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Originally posted by trailertrash
reply to post by SLAYER69
The thing was carved out of sedimentary rock in it's natural state. The reason for the difference in what we see now is due to the varying grades of this rock. The upper layers were of greater quality and thus resist erosion better than the lower which were not as strong.
I was under the impression that this was sorted out decades ago by geologists. Seems simple enough to me.edit on 11-7-2011 by trailertrash because: (no reason given)
The Giza Radiocarbon Studies
Radiological findings at Giza in the 1980s and 1990s, although not conclusive for the Sphinx site, have a bearing on the possible age of the monument. Surprisingly, neither side in the Sphinx controversy brought these findings into the debate.
Herbert Haas, James Devine, Robert Wenke, Mark Lehner, Willy Wolfli, and Georg Bonani, "Radiocarbon chronology and the historical calendar in Egypt," in Chronologies du Proche Orient/Chronologies in the Near East, eds. Olivier Aurenche, Jacques Evin, Francis Hours, BAR International Series, 379 (ii) (Oxford, 1987), pp. 585-606.
In 1984, a team of scholars gathered mortar samples from stone structures at Giza for a radiocarbon dating survey. The 1987 report of the survey found a significant discrepancy between the conventional dates of the Giza pyramids and the dates found by radiocarbon testing. On average, the structures at Giza were found to be about four centuries older than their conventional dates. Two samples taken from the mortar of the Sphinx Temple gave radiocarbon dates of 2746 BCE (+/- 171 years) and 2085 BCE (+/- 314 years). These dates were anomalous and received no publicity at the time. They prompted survey members to return in 1995 to gather samples for a second survey.
Robert Wenke, et. al., "Dating the Pyramids," Archaeology, Vol. 52, No. 5 (September-October 1999), pp. 26-33.
Georges Bonani, Herbert Haas, Zahi Hawass, Mark Lehner, Shawki Nakhla, John Nolan, Robert Wenke, and Willy Wolfli, "Radiocarbon Dates of Old and Middle Kingdom Monuments in Egypt," Radiocarbon, Vol. 43, No. 3 (2001), pp. 1297-1320.
Mark Lehner, "How Old are the Pyramids?" Ancient Egypt Research Associates, 2005.
The second survey, reported in 1999 and more fully in 2001, found on average that the Giza structures were only two centuries older than their conventional dates. The authors of the second survey attributed the older dates to the Egyptian use of "old wood" (or recycled wood) in the charcoal used to make the mortar for the structures. The younger sample dates were not explained. The 1995 survey took no new samples from the Sphinx Temple.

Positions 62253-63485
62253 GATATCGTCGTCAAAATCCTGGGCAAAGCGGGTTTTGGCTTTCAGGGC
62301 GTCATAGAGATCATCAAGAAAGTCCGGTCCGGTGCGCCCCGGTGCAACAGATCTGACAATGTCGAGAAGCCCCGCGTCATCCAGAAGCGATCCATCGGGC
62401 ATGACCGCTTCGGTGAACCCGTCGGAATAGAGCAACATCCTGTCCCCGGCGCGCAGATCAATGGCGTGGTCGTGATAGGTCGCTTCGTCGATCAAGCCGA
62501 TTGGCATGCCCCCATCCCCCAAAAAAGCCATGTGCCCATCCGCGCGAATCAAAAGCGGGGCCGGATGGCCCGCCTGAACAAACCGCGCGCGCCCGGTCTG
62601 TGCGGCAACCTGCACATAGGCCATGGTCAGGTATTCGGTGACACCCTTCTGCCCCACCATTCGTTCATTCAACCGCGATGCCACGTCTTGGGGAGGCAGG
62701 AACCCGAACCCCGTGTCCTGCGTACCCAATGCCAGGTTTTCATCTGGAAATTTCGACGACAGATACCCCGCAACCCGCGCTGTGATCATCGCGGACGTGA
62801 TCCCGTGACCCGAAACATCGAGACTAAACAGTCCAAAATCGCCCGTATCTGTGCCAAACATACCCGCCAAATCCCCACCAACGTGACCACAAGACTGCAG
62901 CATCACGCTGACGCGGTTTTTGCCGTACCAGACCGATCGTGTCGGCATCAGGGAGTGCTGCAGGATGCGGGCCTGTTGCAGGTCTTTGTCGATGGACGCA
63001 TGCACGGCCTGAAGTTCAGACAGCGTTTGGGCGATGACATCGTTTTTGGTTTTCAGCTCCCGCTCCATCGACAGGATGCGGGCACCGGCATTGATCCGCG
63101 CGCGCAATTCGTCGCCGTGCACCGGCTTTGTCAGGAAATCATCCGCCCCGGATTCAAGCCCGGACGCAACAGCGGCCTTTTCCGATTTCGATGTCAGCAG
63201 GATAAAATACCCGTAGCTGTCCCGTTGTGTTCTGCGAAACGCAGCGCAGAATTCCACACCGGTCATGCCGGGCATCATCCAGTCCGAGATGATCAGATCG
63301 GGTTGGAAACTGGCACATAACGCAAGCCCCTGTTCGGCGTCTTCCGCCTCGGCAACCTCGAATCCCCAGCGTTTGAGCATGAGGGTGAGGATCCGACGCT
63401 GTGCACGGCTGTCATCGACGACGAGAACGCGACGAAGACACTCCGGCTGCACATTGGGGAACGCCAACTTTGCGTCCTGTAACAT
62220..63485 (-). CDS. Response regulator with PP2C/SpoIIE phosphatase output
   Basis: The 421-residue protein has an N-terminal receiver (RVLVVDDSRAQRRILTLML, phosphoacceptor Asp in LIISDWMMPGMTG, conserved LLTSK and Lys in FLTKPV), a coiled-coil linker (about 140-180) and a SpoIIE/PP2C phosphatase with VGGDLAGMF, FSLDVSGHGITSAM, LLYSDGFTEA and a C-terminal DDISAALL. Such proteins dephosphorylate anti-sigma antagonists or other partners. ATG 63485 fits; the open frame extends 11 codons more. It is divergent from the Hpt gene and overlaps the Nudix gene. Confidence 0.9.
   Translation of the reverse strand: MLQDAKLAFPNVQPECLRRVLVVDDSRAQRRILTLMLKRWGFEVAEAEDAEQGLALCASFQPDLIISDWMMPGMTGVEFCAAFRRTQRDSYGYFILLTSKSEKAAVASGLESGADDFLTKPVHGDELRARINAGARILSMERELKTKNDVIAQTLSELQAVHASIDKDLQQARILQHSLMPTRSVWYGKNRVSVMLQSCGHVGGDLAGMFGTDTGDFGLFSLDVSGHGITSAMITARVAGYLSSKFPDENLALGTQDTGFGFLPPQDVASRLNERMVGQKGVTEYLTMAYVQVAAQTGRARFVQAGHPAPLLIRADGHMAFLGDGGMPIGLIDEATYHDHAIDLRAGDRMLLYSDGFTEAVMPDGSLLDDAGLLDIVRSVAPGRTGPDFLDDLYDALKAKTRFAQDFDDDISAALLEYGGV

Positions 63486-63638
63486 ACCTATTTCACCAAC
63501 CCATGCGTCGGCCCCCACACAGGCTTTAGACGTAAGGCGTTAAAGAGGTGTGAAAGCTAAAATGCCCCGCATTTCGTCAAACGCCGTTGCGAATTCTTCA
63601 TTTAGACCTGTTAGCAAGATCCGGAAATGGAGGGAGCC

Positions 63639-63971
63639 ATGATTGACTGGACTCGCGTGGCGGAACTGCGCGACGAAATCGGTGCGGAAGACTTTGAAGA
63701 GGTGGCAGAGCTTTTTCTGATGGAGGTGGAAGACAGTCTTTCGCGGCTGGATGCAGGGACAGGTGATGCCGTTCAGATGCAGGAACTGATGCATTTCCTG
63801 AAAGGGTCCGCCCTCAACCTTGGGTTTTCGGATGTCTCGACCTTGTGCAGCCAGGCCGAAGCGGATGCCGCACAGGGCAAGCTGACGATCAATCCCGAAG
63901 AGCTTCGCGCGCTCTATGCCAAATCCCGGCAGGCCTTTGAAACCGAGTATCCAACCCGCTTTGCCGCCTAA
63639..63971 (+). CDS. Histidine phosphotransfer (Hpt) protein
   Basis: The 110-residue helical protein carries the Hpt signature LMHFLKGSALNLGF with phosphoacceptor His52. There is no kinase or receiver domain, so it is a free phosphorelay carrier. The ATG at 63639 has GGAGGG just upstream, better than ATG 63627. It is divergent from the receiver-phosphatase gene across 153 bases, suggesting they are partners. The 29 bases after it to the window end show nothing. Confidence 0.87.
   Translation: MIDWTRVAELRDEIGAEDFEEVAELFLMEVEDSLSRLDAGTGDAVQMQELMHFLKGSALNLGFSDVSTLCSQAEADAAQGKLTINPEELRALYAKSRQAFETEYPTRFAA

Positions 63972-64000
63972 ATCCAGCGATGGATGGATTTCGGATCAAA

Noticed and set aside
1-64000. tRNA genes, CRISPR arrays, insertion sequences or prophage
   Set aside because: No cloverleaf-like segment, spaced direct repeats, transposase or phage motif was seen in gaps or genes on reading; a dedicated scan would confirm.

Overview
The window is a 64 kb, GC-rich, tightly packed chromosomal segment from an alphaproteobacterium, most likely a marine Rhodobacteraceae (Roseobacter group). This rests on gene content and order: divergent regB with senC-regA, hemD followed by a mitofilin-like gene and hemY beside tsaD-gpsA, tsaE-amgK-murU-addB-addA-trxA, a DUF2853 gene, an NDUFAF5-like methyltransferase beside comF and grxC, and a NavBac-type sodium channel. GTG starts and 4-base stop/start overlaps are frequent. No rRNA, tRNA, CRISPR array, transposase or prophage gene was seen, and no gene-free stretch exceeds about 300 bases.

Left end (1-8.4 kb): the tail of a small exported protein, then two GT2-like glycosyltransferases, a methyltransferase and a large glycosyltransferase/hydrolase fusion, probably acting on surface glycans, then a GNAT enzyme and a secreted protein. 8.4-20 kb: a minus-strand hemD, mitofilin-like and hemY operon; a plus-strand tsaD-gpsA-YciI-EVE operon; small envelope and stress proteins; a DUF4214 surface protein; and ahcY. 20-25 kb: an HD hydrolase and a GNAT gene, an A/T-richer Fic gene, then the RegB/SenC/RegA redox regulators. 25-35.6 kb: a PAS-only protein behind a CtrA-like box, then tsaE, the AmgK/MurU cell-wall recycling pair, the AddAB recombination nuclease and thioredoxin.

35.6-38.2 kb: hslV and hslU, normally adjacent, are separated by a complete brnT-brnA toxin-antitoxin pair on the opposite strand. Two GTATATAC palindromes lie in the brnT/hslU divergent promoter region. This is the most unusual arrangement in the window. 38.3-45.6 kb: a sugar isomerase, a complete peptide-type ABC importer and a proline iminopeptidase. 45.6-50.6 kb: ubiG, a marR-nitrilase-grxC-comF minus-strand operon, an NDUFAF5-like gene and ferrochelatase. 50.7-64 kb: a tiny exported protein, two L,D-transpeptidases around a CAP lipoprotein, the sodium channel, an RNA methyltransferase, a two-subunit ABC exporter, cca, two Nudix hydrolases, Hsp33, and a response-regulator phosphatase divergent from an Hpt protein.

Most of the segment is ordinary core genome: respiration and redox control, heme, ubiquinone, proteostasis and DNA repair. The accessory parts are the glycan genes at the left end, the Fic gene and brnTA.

The original samples from the Sphinx Temple may have been later intrusions and cannot rule out a pre-Khafra date. But none of the dates for the Sphinx Temple or for Giza as a whole corroborate a prehistoric age.
Originally posted by SLAYER69
Originally posted by LadyTrick
reply to post by SLAYER69
Because the temple and the head are not carved from that ground limestone. So either the temple rock and head are stronger materials quarried from a more resiliant material or they were added much later.
Ok do you mean "re-carved" later? Because it could not have been added later to the body because it's one solid continuously sculptured piece.
I personally believe the head has been added later as the proportions to the body do not match. I have heard several theories that the head was originally Anubis.
The head being "Re-carved" is a possibility but again "Added"???
I like the Anubis touch
Missing nose and beard
Limestone fragments of the Sphinx's beard
The one-metre-wide nose on the face is missing. Examination of the Sphinx's face shows that long rods or chisels were hammered into the nose, one down from the bridge and one beneath the nostril, then used to pry the nose off towards the south.
The Egyptian Arab historian al-Maqrīzī, writing in the 15th century AD, attributes the loss of the nose to iconoclasm by Muhammad Sa'im al-Dahr, a Sufi Muslim from the khanqah of Sa'id al-Su'ada. In AD 1378, upon finding the Egyptian peasants making offerings to the Sphinx in the hope of increasing their harvest, Sa'im al-Dahr was so outraged that he destroyed the nose, and was hanged for vandalism. Al-Maqrīzī describes the Sphinx as the "talisman of the Nile" on which the locals believed the flood cycle depended.
A story claims that the nose was broken off by a cannonball fired by Napoleon's soldiers and that legend still lives on today. Other variants indict British troops, the Mamluks, and others. However, sketches of the Sphinx by the Dane Frederic Louis Norden, made in 1737 and published in 1755, illustrate the Sphinx already without a nose.
In addition to the lost nose, a ceremonial pharaonic beard is thought to have been attached, although this may have been added in later periods after the original construction. Egyptologist Vassil Dobrev has suggested that had the beard been an original part of the Sphinx, it would have damaged the chin of the statue upon falling. The lack of visible damage supports his theory that the beard was a later addition.